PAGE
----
Earlier there was a discussion on how to get open source communities started and active. This was an interesting discussion with lots of audience participation.

Then there was a talk about open source and intellectual property law (including copyright mainly, as well as patents – almost no talk about trademarks). There was talk about software licensing and commercialization of software.

In progress is a delightful talk about user interface design (particularly web design).

There’s lots of soda, pizza, sharing, discussion, and so forth.

More to come. Pictures (phone pictures – sigh) to come.

BarCamp Chicago

I’ll be at BarCamp Chicago this weekend; why not join us there? I’ll be speaking about GNU Screen on Saturday.

I plan to post entries directly from BarCamp; we’ll see how it goes. Of course, my laptop is a tad more advanced than last time – now it’s a Pentium III Compaq Armada E500 with FreeBSD 6.3 loaded (and a complete graphical KDE environment).

Looking forward to seeing you there!

Do you need a reminder? Send a message to HitMeLater at the address hours@hitmelater.com (such as 24@hitmelater.com) and they’ll send your message back to you. The address dayofweek@hitmelater.com also works: wednesday@hitmelater.com will resend on the next wednesday after today.

PWN to OWN Contest at CanSecWest 2008

The PWN to OWN Contest is a hacking contest at the CanSecWest security conference that pits a standard install of Linux, Windows, and MacOS X against all comers. Each laptop has a default installation on it, and has not been hardened at all. The successful hacker will not only win a cash prize, but the system in question as well.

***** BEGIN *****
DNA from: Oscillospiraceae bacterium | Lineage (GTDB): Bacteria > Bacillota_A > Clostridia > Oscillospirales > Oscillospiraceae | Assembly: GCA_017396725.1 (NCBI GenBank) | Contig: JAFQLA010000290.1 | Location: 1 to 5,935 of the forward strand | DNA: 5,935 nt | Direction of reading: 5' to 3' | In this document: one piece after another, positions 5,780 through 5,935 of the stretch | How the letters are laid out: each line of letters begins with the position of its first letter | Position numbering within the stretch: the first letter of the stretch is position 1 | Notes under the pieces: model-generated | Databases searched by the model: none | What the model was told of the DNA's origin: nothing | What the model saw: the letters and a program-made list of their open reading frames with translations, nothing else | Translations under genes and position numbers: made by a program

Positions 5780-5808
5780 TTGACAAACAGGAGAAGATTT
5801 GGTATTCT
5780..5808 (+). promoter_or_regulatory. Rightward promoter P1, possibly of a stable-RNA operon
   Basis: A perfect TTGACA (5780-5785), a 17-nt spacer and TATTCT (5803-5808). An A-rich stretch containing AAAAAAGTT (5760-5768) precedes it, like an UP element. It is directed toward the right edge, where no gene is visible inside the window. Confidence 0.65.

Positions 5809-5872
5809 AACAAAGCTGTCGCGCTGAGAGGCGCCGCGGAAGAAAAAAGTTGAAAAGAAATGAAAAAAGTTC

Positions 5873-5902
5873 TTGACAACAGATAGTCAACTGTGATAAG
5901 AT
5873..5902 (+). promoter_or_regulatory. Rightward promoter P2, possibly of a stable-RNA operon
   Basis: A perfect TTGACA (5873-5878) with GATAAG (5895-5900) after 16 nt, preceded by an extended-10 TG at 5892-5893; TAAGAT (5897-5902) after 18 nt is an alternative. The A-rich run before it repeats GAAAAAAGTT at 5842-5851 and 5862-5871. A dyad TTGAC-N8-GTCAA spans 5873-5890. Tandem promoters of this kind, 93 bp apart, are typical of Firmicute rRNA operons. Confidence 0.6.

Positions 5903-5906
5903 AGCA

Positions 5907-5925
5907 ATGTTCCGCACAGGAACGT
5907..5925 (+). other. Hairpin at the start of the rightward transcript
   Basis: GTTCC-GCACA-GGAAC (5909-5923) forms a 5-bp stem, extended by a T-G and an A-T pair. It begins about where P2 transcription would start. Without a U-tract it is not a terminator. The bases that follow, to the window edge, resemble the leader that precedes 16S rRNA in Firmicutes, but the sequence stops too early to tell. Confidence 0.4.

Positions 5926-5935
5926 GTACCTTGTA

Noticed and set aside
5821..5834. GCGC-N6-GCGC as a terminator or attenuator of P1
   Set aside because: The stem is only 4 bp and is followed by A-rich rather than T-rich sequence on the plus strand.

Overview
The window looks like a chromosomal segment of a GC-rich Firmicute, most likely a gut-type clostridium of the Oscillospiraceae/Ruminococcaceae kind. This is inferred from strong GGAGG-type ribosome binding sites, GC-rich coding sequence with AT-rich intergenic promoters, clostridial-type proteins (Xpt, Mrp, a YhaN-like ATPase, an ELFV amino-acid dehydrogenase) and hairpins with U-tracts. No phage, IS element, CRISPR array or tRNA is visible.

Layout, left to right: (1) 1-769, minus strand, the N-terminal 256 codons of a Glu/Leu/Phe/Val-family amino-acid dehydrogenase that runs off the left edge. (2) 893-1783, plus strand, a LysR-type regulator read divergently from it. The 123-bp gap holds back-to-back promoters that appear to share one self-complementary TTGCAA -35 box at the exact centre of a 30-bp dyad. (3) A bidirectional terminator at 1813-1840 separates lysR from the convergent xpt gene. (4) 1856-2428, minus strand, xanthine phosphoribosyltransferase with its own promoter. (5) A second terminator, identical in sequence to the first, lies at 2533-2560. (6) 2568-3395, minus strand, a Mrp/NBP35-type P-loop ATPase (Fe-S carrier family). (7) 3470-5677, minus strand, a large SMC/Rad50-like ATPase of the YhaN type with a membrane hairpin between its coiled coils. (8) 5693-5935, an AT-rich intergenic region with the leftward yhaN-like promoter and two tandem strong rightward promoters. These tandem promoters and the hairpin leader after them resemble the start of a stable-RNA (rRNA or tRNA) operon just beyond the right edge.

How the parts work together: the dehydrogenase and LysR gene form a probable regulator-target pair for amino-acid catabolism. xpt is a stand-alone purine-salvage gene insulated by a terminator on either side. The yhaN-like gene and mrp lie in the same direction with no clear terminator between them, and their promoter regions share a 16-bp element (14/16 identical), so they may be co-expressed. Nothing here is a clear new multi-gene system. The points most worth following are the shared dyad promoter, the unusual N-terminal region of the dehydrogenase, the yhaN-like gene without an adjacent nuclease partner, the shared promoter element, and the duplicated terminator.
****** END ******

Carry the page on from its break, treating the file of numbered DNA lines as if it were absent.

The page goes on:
The MacBook Pro was the first to fall, and the laptop running Microsoft Vista Ultimate second. However, there will be those that misinterpret the results by not realizing how the contest was conducted.

Each contestant gets 30 minutes to attempt to crack the machine, and can choose which machine to attack. The attacks are limited by the rules, and each day that went by the rules allowed a wider range of attack vectors. It was a third party application (Adobe Flash) that permitted the compromise of the Microsoft Vista machine.

No part of the contest can be considered a scientific study into which system is more secure than the other: contestants attacked a single machine of choice, and contestants were allowed their attempts one at a time – and the operating system was not hardened.

This is entirely different than, for example, the Capture the Flag contest at DEFCON. That contest consists of setting up a server and trying to capture the other teams “flag” through compromising the server in some way. In that contest, any and all comers are permitted to enter and to attack at will during the contest with whatever vulnerabilities and methods they have available.

Speaking of DEFCON, DEFCON 9 saw the entrance of an Alpha-based VMS machine – installed with the standard setup – which remained unscathed throughout the contest, though try they did. The VMS Team (the Green Team) had a writeup and also wrote a white paper afterwards.

If you are interested in DEFCON, DEFCON 16 will be August 8-10 in Las Vegas, Nevada.

Also, speaking of DEFCON – let’s not forget the similarly named but totally unrelated InterSystems DEVCON2008, which is just wrapping up. DEVCON, among other things, covers Caché development and related. It is interesting to note that InterSystems DEVCON began 15 years ago, whereas DEFCON began 16 years ago. I wonder how much Caché security is covered at DEVCON2008.